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What is a Virtual Orchestra?


When I was a young man studying orchestration and music theory, the only way to hear your compositions was to have them played by living, Mark 1 human beings, AKA an Orchestra. We had synthesizers with "string" and "brass" sounds, but they sounded, well "synthy". They were nothing like a real orchestra.


In the 1980's sampler technology started to become available. The samples at first were mostly short and limited in variety. The best sample libraries of the time cost thousands of dollars. Most of these libraries required expensive hardware on which to run them. In the late 1990's and early 2000's, computer power began to reach a point where it was beginning to be possible to have the computer act as a sampler. This opened up the possibility for Virtual Instruments whose sound was generated by audio samples. Computer power is now at a point where the sample libraries of 20 years ago that cost thousands of dollars are the entry level libraries of today. One library, Miroslav Philharmonik originally sold for over $4000.00. You can now purchase this library for about $120.00!




A sampler is a hardware or software instrument that makes sound by playing back

short recordings or "samples" of real-world sounds. For example, a recording can be

made of a violinist playing an A. When the A key is pressed on a keyboard connected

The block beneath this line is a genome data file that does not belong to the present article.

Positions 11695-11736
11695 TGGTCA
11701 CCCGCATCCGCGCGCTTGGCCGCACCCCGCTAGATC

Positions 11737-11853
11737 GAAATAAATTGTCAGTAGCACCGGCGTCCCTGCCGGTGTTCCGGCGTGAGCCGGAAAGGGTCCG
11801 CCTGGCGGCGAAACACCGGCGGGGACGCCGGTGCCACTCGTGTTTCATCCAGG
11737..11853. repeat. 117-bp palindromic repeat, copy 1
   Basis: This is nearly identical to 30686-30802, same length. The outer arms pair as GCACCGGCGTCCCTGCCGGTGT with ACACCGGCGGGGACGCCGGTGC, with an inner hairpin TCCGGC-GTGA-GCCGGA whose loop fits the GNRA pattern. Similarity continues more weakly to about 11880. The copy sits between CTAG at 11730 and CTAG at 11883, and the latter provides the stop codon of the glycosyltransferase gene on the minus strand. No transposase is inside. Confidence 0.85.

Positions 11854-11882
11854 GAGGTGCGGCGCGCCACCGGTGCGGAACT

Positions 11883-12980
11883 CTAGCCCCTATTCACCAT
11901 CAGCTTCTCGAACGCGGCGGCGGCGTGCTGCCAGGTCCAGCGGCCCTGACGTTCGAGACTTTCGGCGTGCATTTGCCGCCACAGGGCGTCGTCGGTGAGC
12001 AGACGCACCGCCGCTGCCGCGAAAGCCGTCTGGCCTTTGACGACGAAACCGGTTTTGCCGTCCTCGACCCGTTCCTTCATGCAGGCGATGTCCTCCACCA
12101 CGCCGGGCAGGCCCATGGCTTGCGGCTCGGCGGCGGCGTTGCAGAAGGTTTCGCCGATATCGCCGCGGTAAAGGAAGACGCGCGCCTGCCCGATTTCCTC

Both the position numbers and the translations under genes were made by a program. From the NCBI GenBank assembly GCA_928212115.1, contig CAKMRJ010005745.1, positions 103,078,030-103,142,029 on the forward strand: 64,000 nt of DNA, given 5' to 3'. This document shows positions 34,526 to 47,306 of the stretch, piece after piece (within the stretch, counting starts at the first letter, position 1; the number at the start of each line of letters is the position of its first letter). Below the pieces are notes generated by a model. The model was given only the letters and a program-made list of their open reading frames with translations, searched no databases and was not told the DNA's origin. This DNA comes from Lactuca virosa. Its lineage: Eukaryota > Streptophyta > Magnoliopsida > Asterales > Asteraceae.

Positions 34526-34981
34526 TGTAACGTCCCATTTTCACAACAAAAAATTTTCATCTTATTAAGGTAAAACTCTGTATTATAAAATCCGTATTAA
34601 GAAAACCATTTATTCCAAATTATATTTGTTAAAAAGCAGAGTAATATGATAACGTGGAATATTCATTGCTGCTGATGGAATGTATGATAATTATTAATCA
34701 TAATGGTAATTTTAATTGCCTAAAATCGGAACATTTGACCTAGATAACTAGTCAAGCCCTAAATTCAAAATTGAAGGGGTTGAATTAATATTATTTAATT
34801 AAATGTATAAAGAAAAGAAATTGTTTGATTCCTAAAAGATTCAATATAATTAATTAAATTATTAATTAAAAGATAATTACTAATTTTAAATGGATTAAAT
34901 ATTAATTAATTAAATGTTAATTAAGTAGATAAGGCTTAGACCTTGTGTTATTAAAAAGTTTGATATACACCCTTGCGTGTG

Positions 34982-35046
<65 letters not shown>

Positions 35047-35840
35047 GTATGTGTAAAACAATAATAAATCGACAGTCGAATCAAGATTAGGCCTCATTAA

to the sampler, the sample of the violinist playing the A will sound.



A composer can now compose and record his or her music with a computer and have it played back using high quality samples that rival real-world, live performances. For an excellent example of just how realistic sampled music can be, see this video of the Planets Suite on YouTube: . The video is a real orchestra but the sound is entirely made up of sampled sounds that is, a Virtual Orchestra! 


A Virtual Orchestra is created when a composer writes or plays a composition into a computer program called a DAW (Digital Audio Workstation). The music is than played back by assigning virtual instruments to each track. For example, if the 1st violins need to play in the legato style, the composer will assign a sampled violin section playing in the legato style. The DAW can then play the composition back using the sampled sounds. To be clear, I am grossly understating the amount of work required. Even with the fantastic sample libraries available today, there is a large amount of very careful "programming" that has to be done to get the tracks to sound like a live orchestra. Or at least sound close to a live orchestra.



What turns me on about the digital age, what excited me personally, is that you have

closed the gap between dreaming and doing. You see, it used to be that if you wanted

to make a record of a song, you needed a studio and a producer.


Now, you need a laptop.

   - Bono



About Sample Libraries

Usually there are thousands of samples recorded in an orchestral sample library. For example, the 1st violins would have every note in their normal range recorded sustained, with tremolo, pizzicato, marcato, staccato, staccissimo, muted, sul ponte, Bartok pizzicato, legato, portamento, slurs, etc. This is then repeated for every section of the orchestra. That's a lot of samples! I have well over 1 terabyte (TB) of samples in my sample library.


To sum up, a Virtual Orchestra is a toolset a composer uses to have his or her compositions "played" by real musicians. If done well, a mock up created with orchestral samples can sound very close to the real thing



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